In this battle of revenge things have come to a pass where the Pandora box of official secrets is thrown open to public gaze. Each party tries to become the WikiLink of Indian polity. The nation is dragged to gutters.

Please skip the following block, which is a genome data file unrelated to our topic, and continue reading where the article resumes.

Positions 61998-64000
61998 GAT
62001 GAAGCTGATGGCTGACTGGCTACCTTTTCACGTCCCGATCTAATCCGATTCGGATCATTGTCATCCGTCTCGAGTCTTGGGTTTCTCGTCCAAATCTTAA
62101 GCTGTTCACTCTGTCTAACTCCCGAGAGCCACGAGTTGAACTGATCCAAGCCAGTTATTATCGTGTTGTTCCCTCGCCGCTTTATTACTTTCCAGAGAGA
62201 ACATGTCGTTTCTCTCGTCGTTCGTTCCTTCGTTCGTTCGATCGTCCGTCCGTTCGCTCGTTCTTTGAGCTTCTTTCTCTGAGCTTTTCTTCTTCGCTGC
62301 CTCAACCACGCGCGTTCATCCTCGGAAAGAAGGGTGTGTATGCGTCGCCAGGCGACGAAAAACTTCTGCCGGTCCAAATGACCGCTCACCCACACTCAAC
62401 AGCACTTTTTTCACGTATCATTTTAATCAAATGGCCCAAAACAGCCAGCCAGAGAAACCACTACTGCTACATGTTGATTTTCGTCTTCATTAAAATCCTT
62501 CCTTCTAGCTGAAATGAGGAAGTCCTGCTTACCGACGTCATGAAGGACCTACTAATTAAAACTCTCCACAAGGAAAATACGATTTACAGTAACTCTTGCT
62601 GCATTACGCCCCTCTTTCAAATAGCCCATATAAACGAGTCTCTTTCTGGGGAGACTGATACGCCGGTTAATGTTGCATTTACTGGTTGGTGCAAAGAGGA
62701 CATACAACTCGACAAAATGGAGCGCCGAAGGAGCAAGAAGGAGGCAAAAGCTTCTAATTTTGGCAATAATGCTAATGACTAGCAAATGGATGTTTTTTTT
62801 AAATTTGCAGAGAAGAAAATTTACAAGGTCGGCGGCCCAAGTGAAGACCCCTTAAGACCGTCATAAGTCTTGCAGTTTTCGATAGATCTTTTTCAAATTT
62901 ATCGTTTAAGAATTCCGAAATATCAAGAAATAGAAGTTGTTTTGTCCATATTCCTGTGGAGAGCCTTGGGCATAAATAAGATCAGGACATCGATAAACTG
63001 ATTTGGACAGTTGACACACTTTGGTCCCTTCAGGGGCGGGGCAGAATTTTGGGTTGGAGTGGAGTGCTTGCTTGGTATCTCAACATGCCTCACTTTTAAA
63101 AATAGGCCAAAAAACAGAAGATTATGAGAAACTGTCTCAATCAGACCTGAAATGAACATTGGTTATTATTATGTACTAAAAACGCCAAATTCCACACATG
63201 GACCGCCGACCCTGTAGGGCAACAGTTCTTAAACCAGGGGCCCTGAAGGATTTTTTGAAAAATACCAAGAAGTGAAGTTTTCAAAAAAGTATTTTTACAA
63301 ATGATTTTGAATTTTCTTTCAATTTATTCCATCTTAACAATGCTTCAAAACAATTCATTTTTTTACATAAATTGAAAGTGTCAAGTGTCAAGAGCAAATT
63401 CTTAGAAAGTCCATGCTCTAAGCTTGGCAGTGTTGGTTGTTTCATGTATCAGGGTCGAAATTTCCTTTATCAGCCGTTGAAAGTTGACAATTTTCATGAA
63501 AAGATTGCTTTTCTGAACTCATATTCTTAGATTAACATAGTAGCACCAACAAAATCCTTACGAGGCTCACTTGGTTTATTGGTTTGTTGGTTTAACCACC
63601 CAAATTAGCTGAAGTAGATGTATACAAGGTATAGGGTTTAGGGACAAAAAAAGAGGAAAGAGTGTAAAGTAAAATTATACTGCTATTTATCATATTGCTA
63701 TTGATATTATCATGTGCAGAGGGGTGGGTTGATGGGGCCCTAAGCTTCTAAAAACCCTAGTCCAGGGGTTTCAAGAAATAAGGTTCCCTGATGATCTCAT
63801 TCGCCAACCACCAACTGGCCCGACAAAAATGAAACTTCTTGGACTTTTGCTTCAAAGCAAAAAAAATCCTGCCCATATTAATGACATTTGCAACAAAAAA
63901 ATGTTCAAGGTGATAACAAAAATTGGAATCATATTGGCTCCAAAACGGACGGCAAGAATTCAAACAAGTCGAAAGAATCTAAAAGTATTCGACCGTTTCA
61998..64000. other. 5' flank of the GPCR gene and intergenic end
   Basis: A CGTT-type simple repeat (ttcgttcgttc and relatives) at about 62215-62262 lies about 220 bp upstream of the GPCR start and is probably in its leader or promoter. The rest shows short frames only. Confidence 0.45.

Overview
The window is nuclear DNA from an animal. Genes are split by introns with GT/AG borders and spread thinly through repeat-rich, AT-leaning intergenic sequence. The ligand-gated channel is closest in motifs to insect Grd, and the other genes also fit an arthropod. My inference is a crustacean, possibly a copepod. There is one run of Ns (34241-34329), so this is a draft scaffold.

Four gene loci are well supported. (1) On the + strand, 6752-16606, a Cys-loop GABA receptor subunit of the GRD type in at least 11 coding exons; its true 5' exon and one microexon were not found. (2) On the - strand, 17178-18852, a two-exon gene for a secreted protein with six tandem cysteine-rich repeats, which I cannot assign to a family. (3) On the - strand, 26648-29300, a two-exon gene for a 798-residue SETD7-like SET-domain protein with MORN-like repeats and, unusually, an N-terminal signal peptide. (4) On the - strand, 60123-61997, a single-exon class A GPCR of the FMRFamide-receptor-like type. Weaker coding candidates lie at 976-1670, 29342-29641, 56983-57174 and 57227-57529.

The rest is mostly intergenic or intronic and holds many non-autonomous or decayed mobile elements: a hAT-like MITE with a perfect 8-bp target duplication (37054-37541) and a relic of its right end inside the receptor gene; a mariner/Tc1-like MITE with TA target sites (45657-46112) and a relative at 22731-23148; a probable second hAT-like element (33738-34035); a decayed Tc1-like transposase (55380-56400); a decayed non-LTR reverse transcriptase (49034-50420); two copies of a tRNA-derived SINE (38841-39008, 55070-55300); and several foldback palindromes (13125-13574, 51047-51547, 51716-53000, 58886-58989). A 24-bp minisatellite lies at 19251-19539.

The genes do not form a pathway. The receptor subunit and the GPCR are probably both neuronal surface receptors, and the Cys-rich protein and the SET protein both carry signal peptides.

We want that the mainstream political parties change their mindset of playing dirty vendetta, return to serious national politics, respect difference of opinion and convince the electorate through force of argument and facts on any point rather than to pull out skeletons from the cupboard of opponents. They have to remember that they are all Indians and have to work for the nation. No party is above nation. Cheap and mundane politicking should come to an end and serious national issues, issues of security, economy, health, literacy, women’s security and rights etc. should form the theme of their election campaigns. Party minions issuing irresponsible statements should be reined in and strictly waned not to indulge in slander. Our political leadership must understand that it is counted as the representative of the world’s largest democracy. They are not expected to behave like quarrelsome school brats. High standard of national politics has to be maintained. Leaders must understand the loud rumblings of our vast society.